The Centers for Medicare and Medicaid Services (CMS) issued a national coverage decision (NCD) on Feb. 5, 2015 announcing a new benefit for low dose computed tomography (LDCT) lung cancer screening for certain Medicare beneficiaries.

Although CMS has announced this huge life-saving benefit for the Medicare population as “effective immediately” in their press release, until further reimbursement instructions are released by CMS, the American College of Radiology (ACR) recommends that physicians meeting the coverage criteria hold all Medicare claims for LDCT lung cancer screening. Full details of the NCD can be found here.

Providers must meet all coverage criteria to be reimbursed by Medicare. The following frequently asked questions and answers, prepared by the ACR, address coverage and reimbursement requirements relating to patient eligibility, center eligibility, accreditation and lung cancer screening designation, radiologist requirements, clinical practice registry, and billing and payment.

For additional information on lung cancer screening coverage and reimbursement, visit the Lung Cancer Screening Resources page. For billing and payment questions, please email LCScoverage@acr.org.

Patient Eligibility

Which patients are covered by Medicare for LDCT lung cancer screening
?

Patients must:

  1. Be age 55-77 years of age
  2. Have no signs or symptoms of lung cancer
  3. Have a 30-pack years or greater history of tobacco smoking,
  4. Be current smokers or have quit smoking within the last 15 years, AND
  5. Have a written order for LDCT from a qualified health professional following a lung cancer screening counseling that attests to shared decision-making having taken place before their first screening CT
Is a written order and shared decision-making visit required for the initial and subsequent visits for LDCT lung cancer screening?

For the initial LDCT lung cancer screening service, a written order is required from a qualified health professional following a lung cancer screening counseling and with attestation to shared decision-making having taken place.

For the subsequent screening services, a written order is required which may be furnished during any appropriate visit from a qualified health professional.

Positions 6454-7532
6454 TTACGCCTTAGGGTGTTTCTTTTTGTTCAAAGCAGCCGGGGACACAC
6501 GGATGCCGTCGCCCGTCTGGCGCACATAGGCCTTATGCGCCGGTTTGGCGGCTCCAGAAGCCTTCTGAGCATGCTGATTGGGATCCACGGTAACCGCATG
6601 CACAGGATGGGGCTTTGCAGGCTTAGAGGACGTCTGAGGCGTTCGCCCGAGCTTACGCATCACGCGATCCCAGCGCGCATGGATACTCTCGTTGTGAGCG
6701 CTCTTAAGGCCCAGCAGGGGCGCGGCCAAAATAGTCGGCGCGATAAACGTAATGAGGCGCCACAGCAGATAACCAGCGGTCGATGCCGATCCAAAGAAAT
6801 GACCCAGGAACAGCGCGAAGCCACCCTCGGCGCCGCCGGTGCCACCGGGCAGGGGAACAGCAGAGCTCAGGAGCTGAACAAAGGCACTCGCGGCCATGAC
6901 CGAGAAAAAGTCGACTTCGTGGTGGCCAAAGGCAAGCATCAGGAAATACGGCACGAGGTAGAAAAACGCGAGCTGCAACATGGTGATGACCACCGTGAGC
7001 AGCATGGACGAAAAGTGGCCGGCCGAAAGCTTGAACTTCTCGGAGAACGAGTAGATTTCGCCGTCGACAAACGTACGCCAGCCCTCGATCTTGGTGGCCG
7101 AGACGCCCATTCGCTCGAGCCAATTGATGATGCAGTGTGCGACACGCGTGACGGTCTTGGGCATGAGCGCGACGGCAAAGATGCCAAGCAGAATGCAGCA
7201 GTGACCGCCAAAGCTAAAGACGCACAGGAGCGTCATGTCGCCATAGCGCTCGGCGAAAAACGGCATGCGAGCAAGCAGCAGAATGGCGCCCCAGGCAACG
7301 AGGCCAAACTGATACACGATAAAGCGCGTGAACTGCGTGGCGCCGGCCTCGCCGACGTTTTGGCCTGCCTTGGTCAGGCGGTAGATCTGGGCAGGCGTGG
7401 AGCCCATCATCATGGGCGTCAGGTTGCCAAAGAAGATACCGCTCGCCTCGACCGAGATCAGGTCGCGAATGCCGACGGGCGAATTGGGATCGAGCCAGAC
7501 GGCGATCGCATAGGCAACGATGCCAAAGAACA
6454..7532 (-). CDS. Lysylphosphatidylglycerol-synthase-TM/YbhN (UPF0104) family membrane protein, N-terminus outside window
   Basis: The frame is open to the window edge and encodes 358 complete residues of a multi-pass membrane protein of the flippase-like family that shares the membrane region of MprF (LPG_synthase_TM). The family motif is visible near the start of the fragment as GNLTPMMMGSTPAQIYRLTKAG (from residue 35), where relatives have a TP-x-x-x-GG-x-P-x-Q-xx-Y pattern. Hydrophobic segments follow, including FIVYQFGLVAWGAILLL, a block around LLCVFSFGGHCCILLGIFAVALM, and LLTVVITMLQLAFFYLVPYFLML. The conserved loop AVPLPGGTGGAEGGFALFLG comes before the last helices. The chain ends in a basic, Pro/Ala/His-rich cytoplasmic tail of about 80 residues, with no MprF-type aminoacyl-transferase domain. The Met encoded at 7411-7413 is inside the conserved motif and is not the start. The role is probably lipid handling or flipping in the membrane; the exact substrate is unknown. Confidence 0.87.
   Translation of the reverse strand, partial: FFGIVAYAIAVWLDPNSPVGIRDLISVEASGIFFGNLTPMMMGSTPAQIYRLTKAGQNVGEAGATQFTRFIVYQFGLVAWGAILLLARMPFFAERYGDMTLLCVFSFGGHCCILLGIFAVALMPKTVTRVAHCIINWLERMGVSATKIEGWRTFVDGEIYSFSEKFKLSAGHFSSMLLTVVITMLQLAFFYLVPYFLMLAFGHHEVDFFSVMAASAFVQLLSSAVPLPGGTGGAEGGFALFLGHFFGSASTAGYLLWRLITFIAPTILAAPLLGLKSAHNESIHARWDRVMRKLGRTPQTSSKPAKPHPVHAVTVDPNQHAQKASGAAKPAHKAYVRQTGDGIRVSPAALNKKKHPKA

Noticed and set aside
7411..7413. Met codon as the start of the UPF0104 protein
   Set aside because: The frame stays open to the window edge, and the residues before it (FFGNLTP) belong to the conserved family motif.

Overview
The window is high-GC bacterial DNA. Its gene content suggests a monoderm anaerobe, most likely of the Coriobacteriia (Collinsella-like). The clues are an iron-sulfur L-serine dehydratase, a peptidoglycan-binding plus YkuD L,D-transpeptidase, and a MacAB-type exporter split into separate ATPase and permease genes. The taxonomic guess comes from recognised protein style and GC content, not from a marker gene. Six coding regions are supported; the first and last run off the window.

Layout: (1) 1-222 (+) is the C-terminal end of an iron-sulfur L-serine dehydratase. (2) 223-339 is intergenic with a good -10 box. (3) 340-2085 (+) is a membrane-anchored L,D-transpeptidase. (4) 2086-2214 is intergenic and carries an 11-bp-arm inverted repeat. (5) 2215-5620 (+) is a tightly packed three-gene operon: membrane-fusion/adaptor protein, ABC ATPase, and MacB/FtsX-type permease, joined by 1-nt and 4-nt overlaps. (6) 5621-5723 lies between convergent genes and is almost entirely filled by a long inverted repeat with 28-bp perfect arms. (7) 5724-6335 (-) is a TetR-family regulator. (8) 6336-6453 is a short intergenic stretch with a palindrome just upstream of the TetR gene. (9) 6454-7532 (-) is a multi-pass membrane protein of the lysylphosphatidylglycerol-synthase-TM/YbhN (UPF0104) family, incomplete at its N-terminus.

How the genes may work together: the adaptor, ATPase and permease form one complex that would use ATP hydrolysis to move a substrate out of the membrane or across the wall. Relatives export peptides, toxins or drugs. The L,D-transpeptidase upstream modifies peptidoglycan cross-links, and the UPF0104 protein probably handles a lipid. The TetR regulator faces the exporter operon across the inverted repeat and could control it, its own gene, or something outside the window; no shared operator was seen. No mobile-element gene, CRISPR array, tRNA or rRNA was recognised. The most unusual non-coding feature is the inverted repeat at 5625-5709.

What information is required to be included in the written order for the initial and subsequent visits for LDCT lung cancer screening?

For both the initial and subsequent lung cancer screening services, a written order is required to include:
  1. Beneficiary date of birth
  2. Actual number of pack years smoked
  3. Current smoking status, and for former smokers, the number of years since quitting smoking
  4. Statement that the beneficiary is asymptomatic (no signs or symptoms of lung cancer), AND
  5. National Provider Identifier (NPI) of the ordering practitioner

 

 Are there any example patient order forms available for lung cancer screening?

Are there any decision aid tools available for the shared decision making visit?

Yes, patient information for decision aids as well as smoking cessation materials are available here. A shared decision making aid with risk calculator is available at shouldiscreen.com.    

How do I bill for the shared decision-making visit?

The ACR defers to those specialty groups that perform the shared decision-making (SDM) visits and, therefore, the College recommends referencing The American Thoracic Society (ATS) coding recommendation published in its February Coding Newsletter. Existing evaluation and management consultative codes as well as specific diagnosis codes are included.

Center Eligibility

Which centers are eligible for LDCT lung cancer screening Medicare reimbursement?

Any center that:

  1. Uses LDCTs with volumetric CT dose index (CTDIvol) of ≤3.0 mGy for standard size patients (defined to be 5’ 7” and approximately 155 pounds) with appropriate reductions in CTDIvol for smaller patients and appropriate increases in CTDIvol for larger patients
  2. Utilizes a standardized lung nodule identification, classification and reporting system
  3. Makes available smoking cessation interventions for current smokers, AND
  4. Collects and submits specific data elements to a CMS-approved national registry for each LDCT lung cancer screening provided.
ACR Lung Cancer Screening Registry™

What is the status of the ACR’s Clinical Practice Registry for LDCT lung cancer screening?